The euro plunged further down after a poor Italian bond auction today which resulted in the two-year and five-year government-bond yields to soar to euro-era highs.
The two-year and five-year Italian government bond yields surged to 7.7% and 7.8%, respectively, and the 10-year yield moved further above the critical 7% mark to 7.3%.
Italy’s disappointing bond auction doesn’t bode well for the indebted economy since a sharp rise in bond yields, if sustained for a long time, would cause the country’s debt-servicing costs to soar.
The Italian government is scheduled to have another bond auction on Tuesday next week for longer-term bonds and hopes to raise €8 billion. If the results are not as desired, it would have disastrous consequences.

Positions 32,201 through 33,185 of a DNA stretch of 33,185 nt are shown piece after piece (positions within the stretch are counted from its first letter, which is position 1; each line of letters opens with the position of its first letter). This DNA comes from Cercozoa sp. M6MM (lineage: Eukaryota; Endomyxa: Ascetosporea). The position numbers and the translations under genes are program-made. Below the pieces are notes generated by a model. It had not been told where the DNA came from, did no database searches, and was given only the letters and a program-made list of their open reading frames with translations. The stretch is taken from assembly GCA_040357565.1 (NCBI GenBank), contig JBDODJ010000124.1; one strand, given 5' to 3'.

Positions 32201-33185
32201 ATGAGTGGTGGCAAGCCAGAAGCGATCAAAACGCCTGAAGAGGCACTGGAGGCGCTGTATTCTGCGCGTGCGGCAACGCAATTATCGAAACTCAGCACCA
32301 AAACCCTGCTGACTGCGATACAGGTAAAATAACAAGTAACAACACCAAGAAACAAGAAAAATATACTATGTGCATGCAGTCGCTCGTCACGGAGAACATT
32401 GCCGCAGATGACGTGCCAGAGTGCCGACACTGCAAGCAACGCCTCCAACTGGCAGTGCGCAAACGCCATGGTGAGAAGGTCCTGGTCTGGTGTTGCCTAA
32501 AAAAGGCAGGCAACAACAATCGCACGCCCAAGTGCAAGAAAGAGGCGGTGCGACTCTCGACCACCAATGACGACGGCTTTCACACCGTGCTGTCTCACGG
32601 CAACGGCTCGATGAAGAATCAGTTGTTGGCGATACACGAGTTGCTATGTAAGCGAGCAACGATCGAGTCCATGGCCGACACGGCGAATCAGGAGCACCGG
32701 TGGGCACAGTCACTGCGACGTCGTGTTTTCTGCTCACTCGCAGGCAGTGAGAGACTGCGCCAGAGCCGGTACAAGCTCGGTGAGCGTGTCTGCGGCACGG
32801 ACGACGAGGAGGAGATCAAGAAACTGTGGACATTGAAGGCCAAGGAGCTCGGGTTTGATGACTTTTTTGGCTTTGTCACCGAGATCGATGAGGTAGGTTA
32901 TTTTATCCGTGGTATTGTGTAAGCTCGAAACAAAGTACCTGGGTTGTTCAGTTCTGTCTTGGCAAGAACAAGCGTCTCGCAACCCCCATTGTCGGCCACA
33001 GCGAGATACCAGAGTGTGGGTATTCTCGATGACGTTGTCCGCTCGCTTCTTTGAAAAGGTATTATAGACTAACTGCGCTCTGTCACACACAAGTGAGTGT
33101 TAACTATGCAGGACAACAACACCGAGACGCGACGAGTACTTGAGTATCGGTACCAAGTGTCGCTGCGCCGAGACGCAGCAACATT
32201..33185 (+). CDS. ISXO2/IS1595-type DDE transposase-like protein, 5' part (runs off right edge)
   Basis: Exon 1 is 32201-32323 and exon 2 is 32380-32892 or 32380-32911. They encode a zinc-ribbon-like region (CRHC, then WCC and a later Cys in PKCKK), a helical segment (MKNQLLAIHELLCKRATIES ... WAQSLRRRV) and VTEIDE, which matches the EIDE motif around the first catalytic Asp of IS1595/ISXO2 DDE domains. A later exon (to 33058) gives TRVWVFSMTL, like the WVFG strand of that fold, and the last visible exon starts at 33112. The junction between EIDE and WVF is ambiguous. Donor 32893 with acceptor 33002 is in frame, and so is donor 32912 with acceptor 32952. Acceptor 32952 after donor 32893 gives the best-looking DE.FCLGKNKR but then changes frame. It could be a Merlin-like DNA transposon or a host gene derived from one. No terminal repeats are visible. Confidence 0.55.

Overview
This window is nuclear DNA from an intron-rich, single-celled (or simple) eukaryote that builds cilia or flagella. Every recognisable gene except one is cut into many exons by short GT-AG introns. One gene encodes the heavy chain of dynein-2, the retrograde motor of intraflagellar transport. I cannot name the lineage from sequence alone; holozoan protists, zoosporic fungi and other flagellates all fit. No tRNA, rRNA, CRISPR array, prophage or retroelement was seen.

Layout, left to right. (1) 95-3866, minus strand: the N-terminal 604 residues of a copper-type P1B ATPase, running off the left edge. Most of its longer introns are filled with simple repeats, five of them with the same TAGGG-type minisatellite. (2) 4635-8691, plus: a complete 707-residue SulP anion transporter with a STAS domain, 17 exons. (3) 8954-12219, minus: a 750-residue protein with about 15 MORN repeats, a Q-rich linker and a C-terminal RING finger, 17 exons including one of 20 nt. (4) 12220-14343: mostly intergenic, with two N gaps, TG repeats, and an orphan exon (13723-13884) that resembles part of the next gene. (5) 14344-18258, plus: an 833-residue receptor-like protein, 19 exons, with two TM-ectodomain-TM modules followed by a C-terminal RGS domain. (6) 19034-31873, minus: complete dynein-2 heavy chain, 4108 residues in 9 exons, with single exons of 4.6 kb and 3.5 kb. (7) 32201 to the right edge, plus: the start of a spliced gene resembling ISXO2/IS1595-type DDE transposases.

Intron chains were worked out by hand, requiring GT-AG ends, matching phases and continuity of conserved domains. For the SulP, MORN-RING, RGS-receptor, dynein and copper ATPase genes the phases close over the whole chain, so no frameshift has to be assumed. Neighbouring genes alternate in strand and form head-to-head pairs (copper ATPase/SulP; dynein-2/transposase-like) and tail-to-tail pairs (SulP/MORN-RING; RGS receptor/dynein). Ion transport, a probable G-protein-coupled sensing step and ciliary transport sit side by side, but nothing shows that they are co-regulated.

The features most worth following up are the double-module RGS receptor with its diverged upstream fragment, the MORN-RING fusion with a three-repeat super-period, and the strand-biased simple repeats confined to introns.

The Italian bond market is the world’s third largest so if Italy is potentially shut out of the debt markets and finds itself unable to raise funds from the market at affordable rates, then the country would end up on the same path as Greece and seek a bailout. The only difference is that Italy is too big to bailout and the European Financial Stability Facility rescue fund would not be able to handle the load.
The euro declined further against the dollar following the bond auction, dropping to $1.3224 by 11:30 GMT, its lowest level since Oct. 4.